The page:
From the October 2001 Idaho Observer:

Three-term former legislator sheds light on political process at Constitution Party dinner

SPOKANE, Wash. -- More than 60 Constitution Party members attended an annual dinner at the Longhorn Barbecue here Sept. 22 to discuss the growing political party's future and the political implications of current events.

Attendees also had the opportunity to listen to three-term state legislator from Ronan, Montana, Rick Jore as he provided valuable insight into the legislative process.

Jore, a man more concerned with principle than political compromise, became totally frustrated with his membership in the Republican Party. Jore claims his party would not support him in the passage of pro-constitution bills and that his party would cast votes in support of bills that were obviously in violation of their oaths of office and campaign promises.

As a consequence, Jore was often abandoned by his party to battle against bad laws by himself. During his third term he left the Republican Party to join the Constitution Party which has a platform consistent with his political and spiritual beliefs. As a Constitution Party candidate for a fourth term, Jore was defeated by what appears to have been a joint effort by both Republicans and Democrats to replace his voice in the Montana legislature with one that is not so pro-Constitution.

The stories Jore told about his experiences in the legislature are invaluable as they describe exactly why our form of government has devolved into a morass of money generating laws and unaccountable bureaucracy.

“The basic assumption of government [officials]” according to Jore, “is to redistribute the wealth. They truly believe that the role of government is to get as much plunder from the public treasury as they can for their constituency. They truly believe that,” Jore said.

Jore's first test came before he physically assumed the office of state rep. Elected in November, 1994, Jore had agreed to sponsor a “right to work” bill that would help to diminish the power of labor unions over peoples' ability to seek and obtain gainful employment. By December he was already at odds with the Republican Governor Marc Racicot who announced that he would veto any right to work bill that came across his desk. Jore described the process he used to rationalize his sponsorship of the bill. “It is improper to use the force of law to require membership in a private organization.”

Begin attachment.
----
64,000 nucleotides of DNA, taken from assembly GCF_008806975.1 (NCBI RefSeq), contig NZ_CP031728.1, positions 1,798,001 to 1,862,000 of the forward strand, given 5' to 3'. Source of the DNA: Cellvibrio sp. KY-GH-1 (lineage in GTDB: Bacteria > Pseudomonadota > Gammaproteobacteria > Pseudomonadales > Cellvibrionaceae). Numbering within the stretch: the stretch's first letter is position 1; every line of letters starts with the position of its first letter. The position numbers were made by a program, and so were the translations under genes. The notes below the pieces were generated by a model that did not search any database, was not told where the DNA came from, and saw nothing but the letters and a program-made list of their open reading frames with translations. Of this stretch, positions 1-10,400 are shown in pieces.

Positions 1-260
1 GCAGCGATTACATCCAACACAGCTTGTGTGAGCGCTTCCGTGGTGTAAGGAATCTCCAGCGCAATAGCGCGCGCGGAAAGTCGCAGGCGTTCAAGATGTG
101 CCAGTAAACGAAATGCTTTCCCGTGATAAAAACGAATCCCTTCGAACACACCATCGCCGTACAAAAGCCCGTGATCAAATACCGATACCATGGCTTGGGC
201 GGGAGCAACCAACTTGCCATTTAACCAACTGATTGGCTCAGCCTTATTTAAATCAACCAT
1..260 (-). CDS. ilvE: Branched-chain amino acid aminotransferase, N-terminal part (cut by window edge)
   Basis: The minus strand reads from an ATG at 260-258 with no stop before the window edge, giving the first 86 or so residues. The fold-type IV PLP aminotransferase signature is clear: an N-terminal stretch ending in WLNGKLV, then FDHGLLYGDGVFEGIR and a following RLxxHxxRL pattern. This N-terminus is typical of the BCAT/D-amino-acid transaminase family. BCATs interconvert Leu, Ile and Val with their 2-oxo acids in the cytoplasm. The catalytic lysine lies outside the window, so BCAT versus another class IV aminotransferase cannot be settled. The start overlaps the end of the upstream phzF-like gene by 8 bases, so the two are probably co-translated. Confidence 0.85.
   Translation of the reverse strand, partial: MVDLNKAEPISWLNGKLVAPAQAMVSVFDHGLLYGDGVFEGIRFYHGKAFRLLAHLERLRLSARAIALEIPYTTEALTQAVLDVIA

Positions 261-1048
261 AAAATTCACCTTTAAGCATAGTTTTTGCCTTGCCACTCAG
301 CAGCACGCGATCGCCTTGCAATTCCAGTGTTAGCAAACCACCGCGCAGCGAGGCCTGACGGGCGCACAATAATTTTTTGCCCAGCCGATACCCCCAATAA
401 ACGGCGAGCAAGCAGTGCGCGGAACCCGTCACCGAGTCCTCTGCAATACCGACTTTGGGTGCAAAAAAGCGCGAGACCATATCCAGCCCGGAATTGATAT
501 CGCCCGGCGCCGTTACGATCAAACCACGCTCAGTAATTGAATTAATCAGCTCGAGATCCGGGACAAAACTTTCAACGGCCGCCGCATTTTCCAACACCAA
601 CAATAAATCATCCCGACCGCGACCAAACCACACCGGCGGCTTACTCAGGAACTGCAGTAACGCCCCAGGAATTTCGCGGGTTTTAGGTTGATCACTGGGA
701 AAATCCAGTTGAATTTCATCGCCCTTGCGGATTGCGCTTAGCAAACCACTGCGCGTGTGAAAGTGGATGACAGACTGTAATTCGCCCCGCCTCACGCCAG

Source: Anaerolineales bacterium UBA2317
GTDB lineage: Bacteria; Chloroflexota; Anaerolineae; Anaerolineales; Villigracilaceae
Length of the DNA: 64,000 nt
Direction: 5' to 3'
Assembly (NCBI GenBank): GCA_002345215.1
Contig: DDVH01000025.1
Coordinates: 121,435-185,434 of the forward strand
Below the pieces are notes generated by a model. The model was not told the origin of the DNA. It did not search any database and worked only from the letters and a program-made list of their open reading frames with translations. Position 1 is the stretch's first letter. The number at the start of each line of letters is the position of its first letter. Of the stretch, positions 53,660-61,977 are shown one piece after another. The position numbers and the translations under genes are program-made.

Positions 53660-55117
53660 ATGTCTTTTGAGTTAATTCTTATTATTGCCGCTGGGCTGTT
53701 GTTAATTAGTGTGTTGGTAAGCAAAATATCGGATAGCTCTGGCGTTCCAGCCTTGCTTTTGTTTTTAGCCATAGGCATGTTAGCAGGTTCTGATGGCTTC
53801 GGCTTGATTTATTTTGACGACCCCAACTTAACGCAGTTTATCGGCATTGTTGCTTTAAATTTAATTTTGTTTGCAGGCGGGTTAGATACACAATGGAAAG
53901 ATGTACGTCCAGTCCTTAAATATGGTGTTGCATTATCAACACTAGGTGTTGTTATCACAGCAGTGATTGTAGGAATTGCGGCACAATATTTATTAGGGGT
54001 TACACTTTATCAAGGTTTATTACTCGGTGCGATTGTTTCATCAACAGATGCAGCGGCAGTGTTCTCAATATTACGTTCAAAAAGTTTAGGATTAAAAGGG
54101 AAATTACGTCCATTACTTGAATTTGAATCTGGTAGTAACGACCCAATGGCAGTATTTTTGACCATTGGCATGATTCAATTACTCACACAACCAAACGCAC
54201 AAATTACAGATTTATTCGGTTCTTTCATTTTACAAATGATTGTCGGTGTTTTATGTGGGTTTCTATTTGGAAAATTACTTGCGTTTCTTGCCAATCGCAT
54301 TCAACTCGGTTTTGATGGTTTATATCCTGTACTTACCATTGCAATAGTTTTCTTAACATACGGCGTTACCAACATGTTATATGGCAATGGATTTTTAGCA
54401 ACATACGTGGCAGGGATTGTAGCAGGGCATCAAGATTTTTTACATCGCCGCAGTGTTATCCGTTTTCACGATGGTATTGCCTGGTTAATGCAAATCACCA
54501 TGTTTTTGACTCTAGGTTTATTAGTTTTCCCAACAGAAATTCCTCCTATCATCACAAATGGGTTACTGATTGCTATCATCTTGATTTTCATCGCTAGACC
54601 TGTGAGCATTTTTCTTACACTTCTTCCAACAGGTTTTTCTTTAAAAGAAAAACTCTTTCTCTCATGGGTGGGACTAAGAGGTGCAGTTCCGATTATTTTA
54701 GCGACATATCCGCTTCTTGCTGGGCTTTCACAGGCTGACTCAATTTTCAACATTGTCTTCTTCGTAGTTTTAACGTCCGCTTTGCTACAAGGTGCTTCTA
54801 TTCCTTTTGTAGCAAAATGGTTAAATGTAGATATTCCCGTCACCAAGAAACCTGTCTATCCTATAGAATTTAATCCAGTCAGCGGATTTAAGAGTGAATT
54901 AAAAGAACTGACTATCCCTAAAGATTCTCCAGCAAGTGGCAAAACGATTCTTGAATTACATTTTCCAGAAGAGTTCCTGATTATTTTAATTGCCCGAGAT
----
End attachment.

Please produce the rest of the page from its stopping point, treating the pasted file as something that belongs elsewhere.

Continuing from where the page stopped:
Jore's stand in support of peoples' right to work before he actually assumed the authority of his office set the tone for his entire six-year career as a legislator. Jore was the black sheep of the legislature because he felt that government decisions should reflect the principles outlined in the founding documents. “We are not headed into socialism. We are already there,” Jore said.

He then explained several instances of his attempts to bring fiscal responsibility and constitutional accountability to the legislative process. His efforts proved futile in most cases and he found himself standing alone on issues that he feels should have at least been supported by those whom he knew had an understanding of the Constitution. “Any serious effort to restore the country will not be conducted through the Republican Party or the Democratic Party,” Jore observed.

The insight into the legislative process that is provided through Jore's astute observations is invaluable. Tapes of Jore's talk, which was all at once maddening, depressing, humorous and hopeful, is available for $5 from the Constitution Party. Those who are interested are encouraged to contact The Idaho Observer at: (208) 255-2307. We will arrange for copies of the tape to be sent to you. All proceeds will go to the Constitution Party.

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